In the absence of real users to test, I had to rely solely on indirect research to get an idea of the actual experience of applying for pandemic assistance. I quickly gleaned that Americans come to this expecting the worst. In terms of dread, applying for unemployment is like going to renew one’s driver’s license, but worse. It’s the diametric opposite of what Americans generally tend to expect from, say, the thoroughly streamlined experience of online shopping. People intuitively understand that the pandemic would bring a level of utter chaos to a process that’s painful during “normal times,” and calibrated their expectations accordingly. Nevertheless, social media was full of logistical horror stories juxtaposed with memes displaying the easy, breezy, beautiful ease of applying for pandemic assistance in other countries— especially Canada. Indeed, social media seemed to be the de facto place to go for intel in the absence of communication from unemployment agencies. People of all stripes were seeking reassurances from others further along in the process: who was getting benefits, who wasn’t, wait times, back pay, etc.

One Useful Insight

The biggest surprise of this little investigation was two-fold. On one hand, I saw surprisingly few accounts of people being stymied by lengthy, confusing forms, poorly designed websites, and other common trappings of bureaucracy. Again, it’s what’s Americans expect. On the other hand, by far, the #1 complaint I discovered was massive stress in people not knowing what their unemployment status. In most parts of the country, people are lucky to even see a vague “pending” status message on their online portal, while most receive no feedback at all. Stories abound of people in dire straits calling unemployment offices literally hundreds of times in a week, creating even more bottlenecks.

So, my first area of focus was to simply clean things up. And with the aforementioned in mind, my second area of focus would be somehow relieving the terror of the unknown. Doing so could drastically reduce call center volume and dramatically improve the experience for the user. It seemed like a simple pressure release valve would be to programmatically update a timestamp on the user’s end automatically every time an individual’s case was viewed, edited, or updated in any way by an admin on the state end. This would be relatively simple code-wise, and create zero extra work for already over-taxed state employees. Users even could opt in to email or text notifications whenever the timestamp changed, further mitigating their stress.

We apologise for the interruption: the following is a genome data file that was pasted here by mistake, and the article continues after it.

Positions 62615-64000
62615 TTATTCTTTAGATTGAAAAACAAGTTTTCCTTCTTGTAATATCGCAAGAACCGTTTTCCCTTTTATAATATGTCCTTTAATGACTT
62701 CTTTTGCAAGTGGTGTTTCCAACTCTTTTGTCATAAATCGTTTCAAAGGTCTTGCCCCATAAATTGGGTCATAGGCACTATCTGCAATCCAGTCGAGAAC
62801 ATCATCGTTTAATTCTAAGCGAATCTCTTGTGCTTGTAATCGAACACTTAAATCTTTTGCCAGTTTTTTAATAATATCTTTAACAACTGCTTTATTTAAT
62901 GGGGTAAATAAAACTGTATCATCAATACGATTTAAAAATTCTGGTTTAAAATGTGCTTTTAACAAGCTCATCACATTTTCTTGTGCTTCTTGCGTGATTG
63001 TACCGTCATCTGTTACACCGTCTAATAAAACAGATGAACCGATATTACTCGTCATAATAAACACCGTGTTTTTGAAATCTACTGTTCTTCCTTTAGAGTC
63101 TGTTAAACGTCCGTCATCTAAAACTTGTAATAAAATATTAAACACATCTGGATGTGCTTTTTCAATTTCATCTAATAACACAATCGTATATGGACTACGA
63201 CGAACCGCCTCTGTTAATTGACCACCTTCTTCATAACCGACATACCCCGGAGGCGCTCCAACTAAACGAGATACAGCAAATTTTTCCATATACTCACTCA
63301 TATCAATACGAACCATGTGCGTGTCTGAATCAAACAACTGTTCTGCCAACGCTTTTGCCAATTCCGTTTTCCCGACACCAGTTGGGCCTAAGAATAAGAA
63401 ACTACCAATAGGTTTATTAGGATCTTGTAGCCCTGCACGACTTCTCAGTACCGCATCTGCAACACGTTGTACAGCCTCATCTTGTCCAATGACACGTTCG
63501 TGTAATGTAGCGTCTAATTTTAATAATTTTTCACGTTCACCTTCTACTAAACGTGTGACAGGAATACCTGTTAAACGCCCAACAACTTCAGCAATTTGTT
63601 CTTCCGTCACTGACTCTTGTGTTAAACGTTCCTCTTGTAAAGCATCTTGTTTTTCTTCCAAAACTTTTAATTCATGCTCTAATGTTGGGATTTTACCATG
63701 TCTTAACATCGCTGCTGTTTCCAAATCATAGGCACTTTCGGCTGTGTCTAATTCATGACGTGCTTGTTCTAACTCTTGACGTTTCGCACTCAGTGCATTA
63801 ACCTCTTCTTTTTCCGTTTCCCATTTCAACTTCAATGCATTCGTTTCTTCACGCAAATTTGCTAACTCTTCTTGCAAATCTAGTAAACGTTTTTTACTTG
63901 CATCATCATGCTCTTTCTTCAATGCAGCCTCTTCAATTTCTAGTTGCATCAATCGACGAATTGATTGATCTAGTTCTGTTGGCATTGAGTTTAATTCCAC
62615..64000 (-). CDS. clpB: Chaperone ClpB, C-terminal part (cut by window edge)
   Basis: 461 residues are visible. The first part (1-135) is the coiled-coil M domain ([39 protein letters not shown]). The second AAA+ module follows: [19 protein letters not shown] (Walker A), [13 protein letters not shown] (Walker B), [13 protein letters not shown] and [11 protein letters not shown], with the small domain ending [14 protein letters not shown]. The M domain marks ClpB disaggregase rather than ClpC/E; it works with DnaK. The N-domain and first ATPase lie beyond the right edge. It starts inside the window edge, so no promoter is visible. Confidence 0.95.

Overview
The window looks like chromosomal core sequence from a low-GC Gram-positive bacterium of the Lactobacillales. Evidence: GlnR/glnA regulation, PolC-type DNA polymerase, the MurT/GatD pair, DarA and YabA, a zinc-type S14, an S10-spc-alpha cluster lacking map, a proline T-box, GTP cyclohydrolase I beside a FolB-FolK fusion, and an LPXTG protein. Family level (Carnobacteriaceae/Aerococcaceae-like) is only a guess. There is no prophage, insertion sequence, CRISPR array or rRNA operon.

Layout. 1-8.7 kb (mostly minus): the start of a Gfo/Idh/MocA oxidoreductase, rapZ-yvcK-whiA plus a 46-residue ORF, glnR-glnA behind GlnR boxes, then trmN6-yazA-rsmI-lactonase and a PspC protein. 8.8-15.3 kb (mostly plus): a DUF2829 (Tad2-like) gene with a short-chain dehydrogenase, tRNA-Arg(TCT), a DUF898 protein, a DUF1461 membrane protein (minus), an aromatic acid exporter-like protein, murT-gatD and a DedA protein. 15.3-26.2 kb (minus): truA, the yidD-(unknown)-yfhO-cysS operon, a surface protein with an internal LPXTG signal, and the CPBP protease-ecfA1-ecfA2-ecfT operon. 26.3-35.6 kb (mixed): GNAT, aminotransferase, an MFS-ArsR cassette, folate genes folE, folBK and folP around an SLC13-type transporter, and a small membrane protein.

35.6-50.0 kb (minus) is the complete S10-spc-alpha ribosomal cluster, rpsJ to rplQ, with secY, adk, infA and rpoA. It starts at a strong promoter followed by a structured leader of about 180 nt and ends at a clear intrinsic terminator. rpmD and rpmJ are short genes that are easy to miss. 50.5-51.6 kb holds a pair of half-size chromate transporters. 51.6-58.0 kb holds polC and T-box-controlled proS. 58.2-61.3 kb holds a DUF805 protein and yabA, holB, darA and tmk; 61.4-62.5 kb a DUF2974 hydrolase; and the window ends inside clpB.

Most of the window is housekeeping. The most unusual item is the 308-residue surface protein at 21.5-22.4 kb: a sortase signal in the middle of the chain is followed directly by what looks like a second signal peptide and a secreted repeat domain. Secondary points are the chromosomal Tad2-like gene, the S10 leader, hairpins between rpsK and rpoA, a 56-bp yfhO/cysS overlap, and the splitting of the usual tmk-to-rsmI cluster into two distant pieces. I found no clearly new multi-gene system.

Starting the Redesign

My first priority in redesigning the homepage was cleaning up, simplifying, and placing the focus on Covid unemployment insurance, which is why the vast majority of people were suddenly visiting the site in the first place. Below is the basic flow I drew up for the vast majority of the site’s users. I’m focusing on the left side of this diagram, the only part of this ecosystem I had any access to.

Though Massachusetts’ site looks nice, especially compared to the competition, it still veers towards the overwhelmingly complex. Even the website of reigning state-services champion Canada has the same problem: a mind-numbing amount of text. Adding prominent videos presenting the same content would be a simple, straightforward improvement. Relatedly, given the quantity of users accessing the site who don’t own computers, Louisiana’s site design would need to be designed mobile-first.

I had just reread Don’t Make Me Think, and the one thing that really stuck with me the second time around was: “If your audience is going to act like you’re designing billboards, then design great billboards.” I wanted to start with a simple banner to highlight the covid-centric part of the site, and not including a hero photo would draw attention to the videos.

On the current website, the #1 most important link is “My HiRE Account” — it’s where you log in, file for, and manage your unemployment. (Six months later, I still don’t know what this peculiar “HiRE” acronym stands for). Yet this all-important link is buried, in microscopic 10-point type, in an inconspicuous three-column upper nav. This is what needed to be converted into a billboard-esque banner. If people could successfully manage to even begin to file online, it would take the massive stress off of the state’s 300 new call center workers. And, for the large portion of the population with low access to technology and/or literacy, a link to call in by phone still needed to be prominent.

The other inescapable inconvenience in this whole process is that everyone has to return to the site every single week to keep their claim going. The insurance gods call this the “weekly certification,” though from a UX writing perspective, “Weekly Check-In” would be better. Though this weekly element should be the second-most important button on the homepage, a link to it doesn’t exist on the homepage of the current site whatsoever.

Here’s a beautiful rough sketch of the mobile design with this and Krug’s “design a billboard” mantra in mind:

And the corresponding desktop version, a drawing somehow even more strikingly beautiful than the last:

After doing these and other low-fi paper mockups, I was so deeply in my early honeymoon phase with Figma that I made the rookie mistake of going straight for hi-fi mockups. As my just punishment, I got completely lost in variations for the mobile version of the homepage: